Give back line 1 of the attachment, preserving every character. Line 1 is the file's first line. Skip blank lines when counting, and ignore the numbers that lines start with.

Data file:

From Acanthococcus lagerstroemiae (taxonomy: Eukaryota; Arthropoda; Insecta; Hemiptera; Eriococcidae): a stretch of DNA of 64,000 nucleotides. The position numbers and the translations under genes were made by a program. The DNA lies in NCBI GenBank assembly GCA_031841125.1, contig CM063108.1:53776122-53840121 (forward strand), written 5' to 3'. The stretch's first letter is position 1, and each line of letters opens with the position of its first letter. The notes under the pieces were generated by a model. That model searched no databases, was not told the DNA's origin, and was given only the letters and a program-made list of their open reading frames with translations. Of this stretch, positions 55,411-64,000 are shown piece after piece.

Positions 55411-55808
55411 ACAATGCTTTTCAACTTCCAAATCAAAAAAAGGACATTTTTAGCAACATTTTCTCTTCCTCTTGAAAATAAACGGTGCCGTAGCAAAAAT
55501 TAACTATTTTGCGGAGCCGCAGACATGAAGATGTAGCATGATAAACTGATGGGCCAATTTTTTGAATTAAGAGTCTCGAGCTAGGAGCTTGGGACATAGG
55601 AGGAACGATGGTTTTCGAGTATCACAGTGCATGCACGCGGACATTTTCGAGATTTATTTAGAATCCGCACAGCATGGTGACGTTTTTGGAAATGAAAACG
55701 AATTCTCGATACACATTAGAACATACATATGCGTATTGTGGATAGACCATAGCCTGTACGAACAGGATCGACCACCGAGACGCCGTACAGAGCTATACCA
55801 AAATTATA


From Acanthococcus lagerstroemiae (taxonomy: Eukaryota; Arthropoda; Insecta; Hemiptera; Eriococcidae): a stretch of DNA of 64,000 nucleotides. The position numbers and the translations under genes were made by a program. The DNA lies in NCBI GenBank assembly GCA_031841125.1, contig CM063108.1:53776122-53840121 (forward strand), written 5' to 3'. The stretch's first letter is position 1, and each line of letters opens with the position of its first letter. The notes under the pieces were generated by a model. That model searched no databases, was not told the DNA's origin, and was given only the letters and a program-made list of their open reading frames with translations. Of this stretch, positions 55,411-64,000 are shown piece after piece.